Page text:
Indicates the scope of the IPv6 network for which the multicast traffic is intended. The size of this field is 4 bits. In addition to using information provided by multicast routing protocols, routers use the multicast scope to determine whether they can forward multicast traffic. The most prevalent values for the Scope field are 1 (interface-local scope), 2 (link-local scope), and 5 (site-local scope).

For example, traffic with the multicast address of FF02::2 has a link-local scope. An IPv6 router never forwards this traffic beyond the local link.

• Group ID

Identifies the multicast group and is unique within the scope. The size of this field is 112 bits. Permanently assigned group IDs are independent of the scope. Transient group IDs are relevant only to a specific scope. Multicast addresses from FF01:: through FF0F:: are reserved, well-known addresses.

To identify all nodes for the interface-local and link-local scopes, the following addresses are defined:

• FF01::1 (interface-local scope all-nodes multicast address)

To identify all routers for the interface-local, link-local, and site-local scopes, the following addresses are defined:

• FF01::2 (interface-local scope all-routers multicast address)

• FF05::2 (site-local scope all-routers multicast address)

With 112 bits for the group ID, it is possible to have 2112 group IDs. However, because of the way in which IPv6 multicast addresses are mapped to Ethernet multicast media access control (MAC) addresses, RFC 3513 recommends assigning the group ID from the low-order 32 bits of the IPv6 multicast address and setting the remaining original group ID bits to 0. By using only the low-order 32 bits, each group ID maps to a unique Ethernet multicast MAC address. The following figure shows the recommended IPv6 multicast address.

The Recommended IPv6 Multicast Address Using a 32-Bit Group ID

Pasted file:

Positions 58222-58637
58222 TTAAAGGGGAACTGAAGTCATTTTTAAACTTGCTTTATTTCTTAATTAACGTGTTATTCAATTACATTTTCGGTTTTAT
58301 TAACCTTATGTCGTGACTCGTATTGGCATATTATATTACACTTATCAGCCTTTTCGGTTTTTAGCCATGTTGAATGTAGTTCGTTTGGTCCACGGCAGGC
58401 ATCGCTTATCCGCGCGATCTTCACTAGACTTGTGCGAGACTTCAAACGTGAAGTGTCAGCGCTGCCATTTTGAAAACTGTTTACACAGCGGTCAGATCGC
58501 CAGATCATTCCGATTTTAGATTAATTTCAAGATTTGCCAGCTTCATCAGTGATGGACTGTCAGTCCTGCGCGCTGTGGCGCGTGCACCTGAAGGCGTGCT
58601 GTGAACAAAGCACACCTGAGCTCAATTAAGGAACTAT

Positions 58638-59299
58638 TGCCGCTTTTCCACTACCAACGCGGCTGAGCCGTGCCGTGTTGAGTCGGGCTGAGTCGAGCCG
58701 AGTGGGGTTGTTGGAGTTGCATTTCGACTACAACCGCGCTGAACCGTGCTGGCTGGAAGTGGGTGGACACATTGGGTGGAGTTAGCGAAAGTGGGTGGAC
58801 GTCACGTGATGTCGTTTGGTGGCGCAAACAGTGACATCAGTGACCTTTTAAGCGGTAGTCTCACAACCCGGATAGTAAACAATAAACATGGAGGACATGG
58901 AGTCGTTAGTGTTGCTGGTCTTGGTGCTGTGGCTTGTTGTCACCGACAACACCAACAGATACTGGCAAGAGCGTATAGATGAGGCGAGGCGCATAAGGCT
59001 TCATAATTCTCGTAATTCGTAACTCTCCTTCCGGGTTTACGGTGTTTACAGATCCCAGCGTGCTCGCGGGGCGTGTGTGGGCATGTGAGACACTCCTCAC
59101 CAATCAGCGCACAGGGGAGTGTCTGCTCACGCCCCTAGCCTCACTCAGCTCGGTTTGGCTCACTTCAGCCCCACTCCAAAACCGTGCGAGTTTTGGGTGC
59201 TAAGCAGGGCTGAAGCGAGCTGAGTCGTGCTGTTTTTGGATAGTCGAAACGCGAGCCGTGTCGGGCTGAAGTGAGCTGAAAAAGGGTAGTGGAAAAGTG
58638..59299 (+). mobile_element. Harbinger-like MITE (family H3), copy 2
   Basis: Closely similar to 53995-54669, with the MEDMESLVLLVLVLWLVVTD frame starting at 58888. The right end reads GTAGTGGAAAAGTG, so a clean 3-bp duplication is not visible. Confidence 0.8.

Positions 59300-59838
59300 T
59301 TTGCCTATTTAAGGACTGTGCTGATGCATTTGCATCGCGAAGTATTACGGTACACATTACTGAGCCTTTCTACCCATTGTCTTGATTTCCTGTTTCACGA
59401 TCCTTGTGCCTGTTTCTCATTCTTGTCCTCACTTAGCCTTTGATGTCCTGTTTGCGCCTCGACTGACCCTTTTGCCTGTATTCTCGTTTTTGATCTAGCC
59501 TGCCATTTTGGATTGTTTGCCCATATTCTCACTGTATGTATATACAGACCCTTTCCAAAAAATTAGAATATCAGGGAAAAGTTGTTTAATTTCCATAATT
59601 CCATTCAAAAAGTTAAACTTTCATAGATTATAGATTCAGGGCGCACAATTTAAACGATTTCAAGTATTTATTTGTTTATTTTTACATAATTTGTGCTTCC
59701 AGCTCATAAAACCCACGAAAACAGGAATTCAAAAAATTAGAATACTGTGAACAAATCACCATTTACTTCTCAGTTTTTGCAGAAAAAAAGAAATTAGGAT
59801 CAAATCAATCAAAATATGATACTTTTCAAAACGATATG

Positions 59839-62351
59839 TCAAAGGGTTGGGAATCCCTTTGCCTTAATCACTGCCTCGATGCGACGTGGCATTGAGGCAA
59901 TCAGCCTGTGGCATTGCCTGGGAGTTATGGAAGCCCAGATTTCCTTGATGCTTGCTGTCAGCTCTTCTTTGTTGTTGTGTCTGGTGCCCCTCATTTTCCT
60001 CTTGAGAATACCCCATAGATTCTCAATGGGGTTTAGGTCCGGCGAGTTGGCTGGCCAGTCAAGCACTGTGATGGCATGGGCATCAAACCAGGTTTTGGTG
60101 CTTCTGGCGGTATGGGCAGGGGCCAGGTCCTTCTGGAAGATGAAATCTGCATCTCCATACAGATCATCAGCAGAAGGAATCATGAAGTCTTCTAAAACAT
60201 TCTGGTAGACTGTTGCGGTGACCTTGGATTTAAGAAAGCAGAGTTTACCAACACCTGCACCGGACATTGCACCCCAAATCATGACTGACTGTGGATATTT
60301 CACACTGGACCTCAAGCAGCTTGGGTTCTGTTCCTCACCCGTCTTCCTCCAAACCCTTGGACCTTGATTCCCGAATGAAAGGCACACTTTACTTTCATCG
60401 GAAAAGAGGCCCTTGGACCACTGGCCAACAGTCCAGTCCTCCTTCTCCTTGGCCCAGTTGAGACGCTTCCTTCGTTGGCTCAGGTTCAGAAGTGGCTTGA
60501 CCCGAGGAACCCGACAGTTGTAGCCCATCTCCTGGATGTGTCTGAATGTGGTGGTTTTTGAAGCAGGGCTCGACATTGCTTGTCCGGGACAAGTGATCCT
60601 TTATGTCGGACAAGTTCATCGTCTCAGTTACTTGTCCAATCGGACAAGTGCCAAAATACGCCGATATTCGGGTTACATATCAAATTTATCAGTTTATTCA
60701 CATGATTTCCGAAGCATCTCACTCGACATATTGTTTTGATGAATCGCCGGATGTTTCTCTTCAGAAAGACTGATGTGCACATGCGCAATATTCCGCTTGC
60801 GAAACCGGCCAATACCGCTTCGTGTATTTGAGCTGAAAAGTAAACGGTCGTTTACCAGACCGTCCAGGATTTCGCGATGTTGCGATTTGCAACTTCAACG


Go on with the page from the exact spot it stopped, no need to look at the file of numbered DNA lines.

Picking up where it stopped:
The result of using the solicited-node multicast address is that address resolutions, a common occurrence on a link, are not required to use a mechanism that disturbs all network nodes. By using the solicited-node address, address resolution disturbs very few nodes. In practice, due to the relationship between the Ethernet MAC address, the IPv6 interface ID, and the solicited-node address, the solicited-node address acts as a pseudo-unicast address for very efficient address resolution.

The Subnet-Router anycast address is predefined and required. It is created from the subnet prefix for a given interface. To construct the Subnet-Router anycast address, the bits in the subnet prefix are fixed at their appropriate values, and the remaining bits are set to 0. All router interfaces attached to a subnet are assigned the Subnet-Router anycast address for that subnet. The Subnet-Router anycast address is used to communicate with one of multiple routers attached to a remote subnet.

#### IPv6 addresses for a host

An IPv4 host with a single network adapter typically has a single IPv4 address assigned to that adapter. An IPv6 host, however, usually has multiple IPv6 addresses — even with a single interface. An IPv6 host is assigned the following unicast addresses:

• Unicast addresses for each interface (which could be a site-local address and one or multiple global unicast addresses).

• The loopback address (::1) for the loopback interface.

Typical IPv6 hosts are logically multi-homed because they have at least two addresses with which they can receive packets — a link-local address for local link traffic and a routable site-local or global address.

Additionally, each host is listening for traffic on the following multicast addresses:

• The interface-local scope all-nodes multicast address (FF01::1).

• The multicast addresses of joined groups on each interface.

#### IPv6 addresses for a router

An IPv6 router is assigned the following unicast addresses:

• Unicast addresses for each interface (which could be a site-local address and one or multiple global unicast addresses).

• The loopback address (::1) for the loopback interface.

Additionally, each router is listening for traffic on the following multicast addresses:

• The interface-local scope all-nodes multicast address (FF01::1).

• The interface-local scope all-routers multicast address (FF01::2).